Thanks to the size of WarnerMedia’s holdings, HBO Max comes with a pretty broad range of material. Besides HBO’s own stuff, everything from 90s sitcoms to popular cartoons is available.
A strong selection of Western animation (plus Studio Ghibli)
Despite the hype for the DC material on HBO Max, instead, it’s the variety of animation that’s one of Max’s actual strengths. Basically a “best of Boomerang and Cartoon Network.” It’s also nice to see Studio Ghibli’s films available.
Cons of HBO Max
Aside from the criticisms I listed above, here’s my nitpicks of the service overall.
At $15 a month, HBO Max is the most expensive on-demand streaming service. Even with the content available, it’s a hard sell against Netflix, Amazon Prime, etc., especially during a pandemic/major economic downturn. And that’s not counting if one really wants more DC superhero or anime content; WarnerMedia didn’t think to offer a discounted bundle of their multiple services (similar to Disney’s Disney+ and Hulu bundle).
Numerous articles have had to explain the difference between regular HBO (the cable TV version), HBO Go (the app cable TV-HBO subscribers can use), HBO Now (the on-demand streaming service Max basically replaces), and HBO Max. WarnerMedia itself didn’t do a very good job explaining such.
There’s also that HBO doesn’t convey Looney Tunes, “Sesame Street” or “Fresh Prince of Bel-Air” to the general public. Thanks to years of R-rated/mature programming, the image of HBO among the public is “the Game of Thrones channel.” Perhaps naming the service “Warner Max” or some variant including the Warner name would’ve been better.
Content badly organized
Similar to Disney+ at launch, some content is poorly organized on HBO Max:
- The above “Boomerang” classic cartoons don’t have their own section. Instead, they’re listed under the “Kids’ series” section.
- Said “Kids’ series” section also has a few adult oriented shows under it, including “Adam Ruins Everything,” “The OC,” “Katy Keene,” and the newest season of “Doctor Who.”
- I saw a few “Scooby and Scrappy Doo” episodes had the wrong episode description.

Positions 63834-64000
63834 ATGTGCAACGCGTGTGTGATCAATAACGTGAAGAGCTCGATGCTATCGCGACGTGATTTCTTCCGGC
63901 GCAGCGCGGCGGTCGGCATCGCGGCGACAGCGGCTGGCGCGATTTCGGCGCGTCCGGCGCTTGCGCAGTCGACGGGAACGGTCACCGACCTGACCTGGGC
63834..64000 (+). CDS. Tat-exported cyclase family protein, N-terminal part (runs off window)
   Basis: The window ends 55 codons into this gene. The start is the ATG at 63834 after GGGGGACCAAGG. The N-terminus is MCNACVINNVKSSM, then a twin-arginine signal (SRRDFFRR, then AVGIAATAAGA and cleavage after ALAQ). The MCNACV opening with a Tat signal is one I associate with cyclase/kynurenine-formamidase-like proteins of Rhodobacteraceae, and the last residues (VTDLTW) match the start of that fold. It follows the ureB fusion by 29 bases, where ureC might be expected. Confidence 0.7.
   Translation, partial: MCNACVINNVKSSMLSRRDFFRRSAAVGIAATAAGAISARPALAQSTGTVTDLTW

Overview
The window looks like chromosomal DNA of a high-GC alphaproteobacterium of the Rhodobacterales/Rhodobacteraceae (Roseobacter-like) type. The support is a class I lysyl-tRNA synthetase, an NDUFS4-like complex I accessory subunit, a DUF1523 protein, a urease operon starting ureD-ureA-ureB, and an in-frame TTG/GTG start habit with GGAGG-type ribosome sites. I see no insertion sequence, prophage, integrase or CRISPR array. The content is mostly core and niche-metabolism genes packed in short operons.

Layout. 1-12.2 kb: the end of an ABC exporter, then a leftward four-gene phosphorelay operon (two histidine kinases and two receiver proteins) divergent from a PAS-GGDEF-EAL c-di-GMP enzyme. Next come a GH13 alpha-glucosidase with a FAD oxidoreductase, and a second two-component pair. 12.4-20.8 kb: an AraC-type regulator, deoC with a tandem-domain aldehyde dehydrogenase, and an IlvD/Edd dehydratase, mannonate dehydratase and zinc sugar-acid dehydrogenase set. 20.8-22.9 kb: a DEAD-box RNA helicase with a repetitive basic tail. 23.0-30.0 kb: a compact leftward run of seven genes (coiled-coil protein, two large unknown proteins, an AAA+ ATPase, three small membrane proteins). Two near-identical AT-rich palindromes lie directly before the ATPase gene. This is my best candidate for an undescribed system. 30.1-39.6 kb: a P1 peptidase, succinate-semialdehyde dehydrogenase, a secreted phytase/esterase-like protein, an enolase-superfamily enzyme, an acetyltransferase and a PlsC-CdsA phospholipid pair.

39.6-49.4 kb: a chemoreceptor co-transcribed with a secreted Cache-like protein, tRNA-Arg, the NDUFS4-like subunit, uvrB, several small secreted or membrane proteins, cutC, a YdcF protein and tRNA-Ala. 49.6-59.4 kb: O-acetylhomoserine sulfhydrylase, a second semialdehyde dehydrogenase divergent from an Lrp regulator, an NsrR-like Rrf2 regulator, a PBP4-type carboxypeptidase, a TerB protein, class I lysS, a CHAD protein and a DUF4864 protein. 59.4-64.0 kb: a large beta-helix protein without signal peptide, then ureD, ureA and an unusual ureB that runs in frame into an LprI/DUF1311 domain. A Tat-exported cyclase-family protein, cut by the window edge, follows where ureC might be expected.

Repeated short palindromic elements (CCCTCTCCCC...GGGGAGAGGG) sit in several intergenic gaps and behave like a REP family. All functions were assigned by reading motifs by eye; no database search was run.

No Roku or Fire TV app
HBO Max was announced a year ago; however, there’s no app for it on Roku or Fire TV devices, despite those two platforms’ dominance. I had to test HBO Max out on my Xbox; using it with a controller made for a less-than-ideal experience.
No 4K availability
HBO Max doesn’t offer a 4K streaming option for those interested in such. Disney+ and Netflix do, despite the former’s cheaper cost (Netflix charges $16/month for its 4K tier).
I ran into a few bugs while trying HBO Max out.
An episode of “Dexter’s Lab” played the show’s introduction twice for some reason.
For some reason, HBO Max doesn’t play in Microsoft’s Edge browser, which I’ve been trying lately.
Who should use HBO Max? And is it worth using?
Overall, I find HBO a mixed bag or hodgepodge as a streaming service. At this point, I’d say it’s worth using for the following people:
- HBO fans, including existing subscribers and those wanting Max originals.
- Turner Classic Movies fans.
- Fans of either of the above who also want popular Warner-owned cartoons (plus Studio Ghibli content).
HBO Max might also work as a generic “catch all” service like Netflix or Hulu. However, the price of Max and its numerous current flaws (as of this writing) makes me hesitant to recommend it for such.
Hardcore fans of Boomerang cartoons, Crunchyroll anime, or DC’s superheroes will want to look instead to Boomerang, Crunchyroll, and DC Universe instead of HBO Max. Again, I was hoping HBO Max would mean the ability to pay for a single service (versus multiple ones) that carries Superman and Scooby-Doo, but at this time, that’s not the case.